It's not just for beginners - a primitive holder means more pressure/control and faster work.
If you scale it up (say 12" long) and make a holder for plane blades it makes freehand grinding viable on the coarse side of a Norton stone - you can put a lot of effort into it and don't risk blueing on the bench grindstone.
 
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pe2dave

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I do exactly as his first demo - just a saw kerf. His problem is that he skews the blade so it gets pushed sideways. If you push it straight it stays in place even if loose - somebody should tell him to skew his sharpening plates instead so he can do a straight push!
Not having his 50+ years as a professional I wouldn't advise him of anything :) I made one along this design (in fact sharpened a blade yesterday) and I'm quite happy with the result.
Paul hones his plane blades in a figure of eight (not something I've achieved) to balance edge to edge honing.
 

Jacob

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Not having his 50+ years as a professional I wouldn't advise him of anything :) I made one along this design (in fact sharpened a blade yesterday) and I'm quite happy with the result.
Paul hones his plane blades in a figure of eight (not something I've achieved) to balance edge to edge honing.
Doesn't have to be literally a figure of eight more just a varied pattern of movement to spread the load. To and fro, round and round etc.
Come to think I've been a "professional" for 50 years too - but proper trad woodwork didn't start for me until 1982. Before that was doing a variety of craft work including simple wood stuff. Being a late starter seems to mean feeling like a permanent beginner somehow.
 

Tuna808

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Spokeshaves are my favourite of the hand tools by far.It is tactile and once the technique is acquired the uses are infinite.
Needless to say like all tools they must be super sharp and SET properly,which if not done can result in frustration.
To sharpen I simply have a piece of wood about 100 x width of blade x12 mms with a slot cut for the blade to fit snugly.I do also round the corner of the blade very slightly .
Have both stanley and record they’re both great.
A47CF538-0CDC-41A3-AF2F-129964233C4E.jpeg

Downloaded is a photo( couldn’t download the video file is too big) of the spokeshave in use on a double winded staircase which I started just before the first lockdown and had to be super creative with the materials in hand to make a temporary handrail to make it safe.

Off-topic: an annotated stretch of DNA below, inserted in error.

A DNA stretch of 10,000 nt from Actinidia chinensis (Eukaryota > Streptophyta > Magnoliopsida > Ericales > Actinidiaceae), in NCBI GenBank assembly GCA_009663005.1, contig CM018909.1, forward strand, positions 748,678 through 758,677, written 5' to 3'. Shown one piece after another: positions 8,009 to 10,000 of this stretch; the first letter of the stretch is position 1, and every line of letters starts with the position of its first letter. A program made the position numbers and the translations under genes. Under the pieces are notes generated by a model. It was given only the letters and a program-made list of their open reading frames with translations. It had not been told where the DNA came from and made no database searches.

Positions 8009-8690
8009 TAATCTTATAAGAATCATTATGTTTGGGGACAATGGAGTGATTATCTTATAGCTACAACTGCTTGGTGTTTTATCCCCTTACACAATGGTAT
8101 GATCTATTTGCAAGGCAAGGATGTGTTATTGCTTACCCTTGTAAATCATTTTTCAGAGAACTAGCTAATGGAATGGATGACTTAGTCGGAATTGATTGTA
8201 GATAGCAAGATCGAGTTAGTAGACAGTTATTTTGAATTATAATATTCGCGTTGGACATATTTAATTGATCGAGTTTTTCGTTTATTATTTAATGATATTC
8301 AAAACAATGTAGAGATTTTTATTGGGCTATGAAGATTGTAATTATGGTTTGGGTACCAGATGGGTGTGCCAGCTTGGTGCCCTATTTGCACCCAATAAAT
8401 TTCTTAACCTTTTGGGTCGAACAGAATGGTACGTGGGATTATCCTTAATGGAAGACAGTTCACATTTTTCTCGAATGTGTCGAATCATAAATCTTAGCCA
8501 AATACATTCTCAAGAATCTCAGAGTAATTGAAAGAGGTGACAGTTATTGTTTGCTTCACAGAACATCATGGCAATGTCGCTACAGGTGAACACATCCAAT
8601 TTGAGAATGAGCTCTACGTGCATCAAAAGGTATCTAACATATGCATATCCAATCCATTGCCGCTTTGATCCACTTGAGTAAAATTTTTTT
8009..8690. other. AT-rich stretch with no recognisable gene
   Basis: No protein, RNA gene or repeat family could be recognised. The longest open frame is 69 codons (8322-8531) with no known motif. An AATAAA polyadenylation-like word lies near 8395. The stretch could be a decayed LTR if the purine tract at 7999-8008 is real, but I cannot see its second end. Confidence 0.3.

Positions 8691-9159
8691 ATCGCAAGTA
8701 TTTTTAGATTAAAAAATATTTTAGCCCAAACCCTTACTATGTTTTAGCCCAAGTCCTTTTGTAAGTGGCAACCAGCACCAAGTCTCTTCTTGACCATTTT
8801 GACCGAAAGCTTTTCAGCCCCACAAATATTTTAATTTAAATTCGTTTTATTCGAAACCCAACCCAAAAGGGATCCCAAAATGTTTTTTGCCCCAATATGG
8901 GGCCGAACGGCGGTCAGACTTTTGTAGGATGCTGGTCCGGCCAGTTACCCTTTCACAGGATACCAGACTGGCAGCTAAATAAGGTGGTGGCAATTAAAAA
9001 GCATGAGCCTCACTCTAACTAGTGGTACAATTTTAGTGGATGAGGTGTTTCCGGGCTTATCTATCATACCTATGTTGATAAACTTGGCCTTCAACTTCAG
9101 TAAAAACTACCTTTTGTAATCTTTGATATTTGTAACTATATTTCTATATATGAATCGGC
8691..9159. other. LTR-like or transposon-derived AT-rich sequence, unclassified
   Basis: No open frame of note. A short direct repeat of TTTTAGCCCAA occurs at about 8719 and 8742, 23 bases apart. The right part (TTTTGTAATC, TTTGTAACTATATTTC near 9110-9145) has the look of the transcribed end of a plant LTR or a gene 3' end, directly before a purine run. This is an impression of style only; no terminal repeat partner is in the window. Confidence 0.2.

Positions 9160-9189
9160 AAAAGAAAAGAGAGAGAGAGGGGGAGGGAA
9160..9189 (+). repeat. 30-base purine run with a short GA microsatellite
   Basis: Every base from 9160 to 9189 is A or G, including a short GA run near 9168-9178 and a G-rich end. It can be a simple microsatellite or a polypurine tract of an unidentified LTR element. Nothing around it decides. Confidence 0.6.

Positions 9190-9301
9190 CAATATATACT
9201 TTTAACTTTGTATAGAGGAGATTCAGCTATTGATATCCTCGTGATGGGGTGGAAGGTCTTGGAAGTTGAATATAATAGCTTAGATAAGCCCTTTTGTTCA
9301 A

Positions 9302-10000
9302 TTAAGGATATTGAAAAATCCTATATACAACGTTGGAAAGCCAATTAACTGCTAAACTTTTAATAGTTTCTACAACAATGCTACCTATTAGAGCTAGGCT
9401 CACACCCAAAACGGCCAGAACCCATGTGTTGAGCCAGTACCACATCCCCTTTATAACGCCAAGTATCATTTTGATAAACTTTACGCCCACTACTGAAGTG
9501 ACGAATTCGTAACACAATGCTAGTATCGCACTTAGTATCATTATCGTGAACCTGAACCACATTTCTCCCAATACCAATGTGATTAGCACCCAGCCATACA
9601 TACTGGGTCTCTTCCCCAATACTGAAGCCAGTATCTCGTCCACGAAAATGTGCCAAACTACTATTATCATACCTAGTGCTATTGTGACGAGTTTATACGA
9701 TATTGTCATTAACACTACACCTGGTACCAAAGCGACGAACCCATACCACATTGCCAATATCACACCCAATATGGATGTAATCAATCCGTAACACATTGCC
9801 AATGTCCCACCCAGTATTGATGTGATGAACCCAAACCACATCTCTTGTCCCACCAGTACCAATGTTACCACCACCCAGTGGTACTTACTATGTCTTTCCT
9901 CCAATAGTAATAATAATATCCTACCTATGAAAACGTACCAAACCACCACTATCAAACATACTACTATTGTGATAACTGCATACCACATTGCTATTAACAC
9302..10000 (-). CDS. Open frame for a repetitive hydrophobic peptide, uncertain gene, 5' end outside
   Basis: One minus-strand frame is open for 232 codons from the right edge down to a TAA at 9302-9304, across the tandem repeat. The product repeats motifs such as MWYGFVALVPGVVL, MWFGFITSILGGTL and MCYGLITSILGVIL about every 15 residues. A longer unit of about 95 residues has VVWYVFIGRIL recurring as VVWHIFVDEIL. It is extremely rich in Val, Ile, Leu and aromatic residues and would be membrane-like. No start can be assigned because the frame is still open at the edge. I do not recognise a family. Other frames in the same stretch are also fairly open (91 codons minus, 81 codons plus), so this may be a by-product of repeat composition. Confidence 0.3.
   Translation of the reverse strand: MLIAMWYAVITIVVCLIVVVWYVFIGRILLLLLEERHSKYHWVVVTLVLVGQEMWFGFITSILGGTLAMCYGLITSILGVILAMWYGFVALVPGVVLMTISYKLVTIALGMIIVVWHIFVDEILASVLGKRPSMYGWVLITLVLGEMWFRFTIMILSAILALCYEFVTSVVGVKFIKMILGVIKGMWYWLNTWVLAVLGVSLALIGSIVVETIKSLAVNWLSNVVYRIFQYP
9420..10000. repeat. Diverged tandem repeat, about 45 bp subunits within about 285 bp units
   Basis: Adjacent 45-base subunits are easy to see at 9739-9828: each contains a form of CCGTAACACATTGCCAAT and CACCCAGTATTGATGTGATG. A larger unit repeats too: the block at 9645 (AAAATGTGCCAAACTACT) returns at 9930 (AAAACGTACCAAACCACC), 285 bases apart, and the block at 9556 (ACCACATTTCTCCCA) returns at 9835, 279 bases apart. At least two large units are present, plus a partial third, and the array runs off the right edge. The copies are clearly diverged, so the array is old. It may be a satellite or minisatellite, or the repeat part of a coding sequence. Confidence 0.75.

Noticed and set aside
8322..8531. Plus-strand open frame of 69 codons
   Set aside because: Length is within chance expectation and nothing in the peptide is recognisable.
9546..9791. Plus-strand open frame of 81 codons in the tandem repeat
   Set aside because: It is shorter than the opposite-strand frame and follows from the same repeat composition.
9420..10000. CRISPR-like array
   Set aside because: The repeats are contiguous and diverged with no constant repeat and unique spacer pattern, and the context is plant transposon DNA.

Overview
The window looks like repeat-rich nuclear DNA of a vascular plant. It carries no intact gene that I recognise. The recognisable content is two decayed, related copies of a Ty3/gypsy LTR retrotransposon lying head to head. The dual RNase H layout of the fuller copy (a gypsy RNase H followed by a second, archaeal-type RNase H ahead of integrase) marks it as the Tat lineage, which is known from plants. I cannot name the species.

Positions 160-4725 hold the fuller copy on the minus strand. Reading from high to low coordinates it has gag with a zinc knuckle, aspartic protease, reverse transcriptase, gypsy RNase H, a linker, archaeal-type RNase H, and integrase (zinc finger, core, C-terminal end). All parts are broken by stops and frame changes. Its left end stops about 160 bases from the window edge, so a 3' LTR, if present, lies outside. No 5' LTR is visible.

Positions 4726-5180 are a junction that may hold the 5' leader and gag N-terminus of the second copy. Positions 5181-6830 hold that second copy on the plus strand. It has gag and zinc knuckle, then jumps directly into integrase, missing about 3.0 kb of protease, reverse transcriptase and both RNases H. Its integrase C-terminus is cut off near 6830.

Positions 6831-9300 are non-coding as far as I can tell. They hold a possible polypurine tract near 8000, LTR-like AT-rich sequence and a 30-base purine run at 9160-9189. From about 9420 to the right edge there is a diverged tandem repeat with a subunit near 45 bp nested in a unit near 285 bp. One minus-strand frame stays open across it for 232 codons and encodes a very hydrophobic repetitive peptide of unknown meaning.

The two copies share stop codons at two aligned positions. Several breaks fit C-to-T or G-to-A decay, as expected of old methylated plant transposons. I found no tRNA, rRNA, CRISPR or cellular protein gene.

yetloh

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Spokeshaves (and drawknives) are wondeful for working in the round and will teach you more about coping with changes in grain direction in a few hours than years of working with square stuff. A good shave gives loads of feedback through the tool and into the fingers about what is going on at the cuting edge.
 

segovia

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I use the Veritas for carving guitar necks, I could do with a smaller one and would pull the trigger on the small brass Lei Neilson if they were to come available again. There is something brewing with LN I am sure, can't get any of their products at the mo. I know COVID is a factor but most places have manged to keep supply going
 

shed9

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I have several spoke shaves from old Stanley's and Preston's to some LN and Veritas versions. My favourites are the LN Boggs flat and the LN bronze flat model along with the low angle Veritas one. Obviously and as already pointed out, they need setting up right and need to be sharp but apart from that they just work. The Veritas low angle shave takes some getting used to but that is user experience more than a tool issue.

My work requires using shaves a fair bit so I spent some time trying many models. The Stanley's are good and work but I find the LN and Veritas models nicer to work with. If I had to I would use older Stanleys and / or Records without complaint, I just enjoy using the newer models is all.

Of course as already noted, getting hold of Lie Nielsen tools right now is a hard task although I'm not sure I subscribe to there being any issue beyond the pandemic affecting supply. Lie Nielsen has a very sustainable business model and that in itself is impacting that supply chain.